Toby Jenner, COO, MediaCom Worldwide
Are people in Europe trying to leverage this against us? I don’t think it is helpful. I don’t think instability is good for business and it’s unstable because of Brexit. There are 1200 people in MediaCom across the global team, regional team and UK team. So you’ve got macro instability and then you’ve got personal instability. Our Head of New Business is French; what does it mean for him?
Hugo Veiga, ECD, AKQA Sao Paulo (from Portugal)
It’s still hard to tell what the effects are going to be. It’s a real pity though. We’re living in an age where people are building walls, literally – but then we’ve had the Berlin Wall in our living memory. People should learn from history. I think everyone as an individual should try to love a bit more. Right now there’s this feeling that people are mad at how things were, but they’re taking the wrong path. It’s understandable that people want change, but this isn’t the way to do it.
Céline Mornet-Landa, Creative Director, Sid Lee Paris
I feel like a European citizen, and as a European I was sad because it felt a bit like being dumped by your boyfriend or girlfriend. I know it’s not that but that’s what it felt like. I can’t remember the stats exactly but I know that there’s been a huge surge in applications for French citizenship. But looking to the future, it’s a long process and it’s really difficult to determine the effects.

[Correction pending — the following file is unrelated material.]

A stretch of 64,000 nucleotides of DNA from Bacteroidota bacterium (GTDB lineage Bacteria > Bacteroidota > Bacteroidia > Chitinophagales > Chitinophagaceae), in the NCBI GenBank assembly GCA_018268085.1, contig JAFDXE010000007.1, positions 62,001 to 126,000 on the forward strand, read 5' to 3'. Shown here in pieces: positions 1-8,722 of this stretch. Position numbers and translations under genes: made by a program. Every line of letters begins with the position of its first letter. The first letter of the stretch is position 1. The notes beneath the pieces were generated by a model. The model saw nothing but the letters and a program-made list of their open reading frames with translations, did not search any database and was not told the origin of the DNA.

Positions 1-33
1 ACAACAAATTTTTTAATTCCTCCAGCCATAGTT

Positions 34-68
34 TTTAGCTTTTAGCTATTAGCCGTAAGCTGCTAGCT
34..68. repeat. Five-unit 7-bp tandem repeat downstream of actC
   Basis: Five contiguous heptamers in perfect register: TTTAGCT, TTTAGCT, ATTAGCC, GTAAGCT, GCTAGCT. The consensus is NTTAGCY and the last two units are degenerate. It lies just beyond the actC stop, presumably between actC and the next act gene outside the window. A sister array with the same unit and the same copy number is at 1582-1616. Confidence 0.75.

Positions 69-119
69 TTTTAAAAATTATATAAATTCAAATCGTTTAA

Luke Fenney, VP, Publisher Development, Index Exchange
There have been various events in the world – Brexit, Trump – that have really brought a need from everyday people to have access to quality content. That has put the power back into the hands of traditional publishers. At a time when fake news, or not even fake news but lower quality news sites, are getting a lot of traction, the challenge we have in this industry is that most buyers are just looking for an audience and they don’t care where they get it from. A publication like The Guardian pays a journalist x amount per year, plus a sub editor, etc., and spend a lot of money on that. Then there are other websites that are either algorithmically creating content, scraping content or paying someone in a cheaper country to write something in poor English. Those premium publishers aren’t being rewarded for the effort that they’re putting in. Consumers are now really looking for those trusted sources.
I wouldn’t say that it’s affecting the tech industry too much per se, but as a business that’s operating in the European market, our strategy so far has been to open up in London and we want to expand that across Europe. The plan was to have a hub in London with a multilingual team, but it’s getting harder to hire someone that speaks French or German in London because there’s so much uncertainty about what will happen. Most North American companies that look to expand into Europe head to London first – maybe that won’t be the case moving forward.